"or technological adaptation nullifies selective pressures from the environment"

which was ... exactly my point!


Yeah, but you were over-expansive in the selective pressures which would be released by this. Granted, we might accidentally be equivocating here.

Take Home Message: Technology releases an organism from the selective pressures imposed by the environment outside their social context. Temperature, wind, rain, populations of non-pathogenic species, competitive interactions between species (but not other groups. Yay multi-level selection), predation etc.

What it wont release them from are selective pressures from social interactions and pathogens, which can often act to mediate selection from the environment indirectly. Even if their morphology wont adapt to harsh winters because they live inside with central heating, their culture will, and will impose strong selection on behaviors within that culture. At the end of the day, the only visible morpholgical differences will be from genetic drift, but immune systems can be completely different and cause post-zygotic hybridization barriers, pre-zygotic hybridization barriers because sexual selection and cultural evolution will reproductively isolate them from other humans. When all is said and done, there will be a sort of intergrade lineage (I assume all of these people are from different ethnic groups etc, so the stock population will not themselves descend from the same common ancestor, but that may be getting a little over-complicated), and while the phylogeny will look wierd and some parts of the topology will converge (as people with one set of mitochondrial and Y chromosome haplotypes interbreed), a new species will be formed.

Sorry, love, not a lay-person


My apologies. Though the comment was not specific to you.

a lecture on neo-darwinian synthesis was unnecessary.


It is ALWAYS necessary. :angelic:
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Esquire
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Re: How Long until a serperate group becomes a different spe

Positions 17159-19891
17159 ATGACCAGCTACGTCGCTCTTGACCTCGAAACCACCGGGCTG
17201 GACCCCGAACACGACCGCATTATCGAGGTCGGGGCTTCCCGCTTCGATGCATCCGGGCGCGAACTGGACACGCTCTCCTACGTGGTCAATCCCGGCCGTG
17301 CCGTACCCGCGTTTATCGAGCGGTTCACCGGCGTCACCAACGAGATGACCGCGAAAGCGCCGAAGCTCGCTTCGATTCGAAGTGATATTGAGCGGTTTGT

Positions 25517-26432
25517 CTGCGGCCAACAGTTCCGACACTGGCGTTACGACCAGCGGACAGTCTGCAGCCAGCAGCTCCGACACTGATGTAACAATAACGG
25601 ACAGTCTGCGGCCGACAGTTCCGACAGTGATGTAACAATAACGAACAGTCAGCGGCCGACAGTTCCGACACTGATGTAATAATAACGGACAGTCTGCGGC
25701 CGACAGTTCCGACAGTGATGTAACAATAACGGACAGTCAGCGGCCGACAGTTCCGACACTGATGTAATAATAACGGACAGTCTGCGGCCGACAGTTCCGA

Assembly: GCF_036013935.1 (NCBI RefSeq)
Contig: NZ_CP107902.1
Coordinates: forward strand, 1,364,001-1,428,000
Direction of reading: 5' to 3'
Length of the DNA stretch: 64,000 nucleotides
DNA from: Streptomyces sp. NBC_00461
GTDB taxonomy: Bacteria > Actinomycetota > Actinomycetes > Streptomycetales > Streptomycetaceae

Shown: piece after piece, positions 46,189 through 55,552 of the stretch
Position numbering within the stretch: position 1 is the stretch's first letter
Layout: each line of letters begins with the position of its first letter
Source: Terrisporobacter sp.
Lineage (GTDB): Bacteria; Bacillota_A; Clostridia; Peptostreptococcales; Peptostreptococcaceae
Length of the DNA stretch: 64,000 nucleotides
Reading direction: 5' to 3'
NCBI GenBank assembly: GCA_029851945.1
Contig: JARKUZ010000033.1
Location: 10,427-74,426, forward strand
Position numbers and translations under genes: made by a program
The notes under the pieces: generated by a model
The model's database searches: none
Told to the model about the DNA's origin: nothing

Postby Esquire » 2011-11-29 11:41pm

Simon_Jester wrote:If chihuahuas and Irish wolfhounds were wild, we might very well consider them different species- and they'd speciate further apart due to different selection pressures.

It's only because we can physically track back to the point where we started triggering artificial speciation that we think of them as being 'naturally' part of the same species.


While I hate to throw in something as insubstantial as hearsay, I've heard from multiple people that most of the various kinds of dog will, if left free from artificial influences and left to mix with each other, turn into a medium-sized brown dingo-like creature within a few generations. That seems to be another reason for considering dogs one species, if it's actually true.
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Ziggy Stardust
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Re: How Long until a serperate group becomes a different spe

Postby Ziggy Stardust » 2011-11-30 03:09pm

Alyrium Denryle wrote:Yeah, but you were over-expansive in the selective pressures which would be released by this.


Fair enough.

Alyrium Denryle wrote:Take Home Message: Technology releases an organism from the selective pressures imposed by the environment outside their social context. Temperature, wind, rain, populations of non-pathogenic species, competitive interactions between species (but not other groups. Yay multi-level selection), predation etc.


But radiation still causes freak mutations that lead to superpowers, right? That's ... that's science ...


Alyrium Denryle wrote:(as people with one set of mitochondrial and Y chromosome haplotypes interbreed)


Ooh, I didn't even think about that. Actually gives me some ideas for my own potential sci fi ...

Sorry, love, not a lay-person


No worries. It's not like my post exactly broadcasted a high degree of scientific competence.

It is ALWAYS necessary. :angelic:


Conceded. :lol:

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Alyrium Denryle
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Re: How Long until a serperate group becomes a different spe

Postby Alyrium Denryle » 2011-11-30 04:20pm

But radiation still causes freak mutations that lead to superpowers, right? That's ... that's science ...


Only if you consider cancer to be a superpower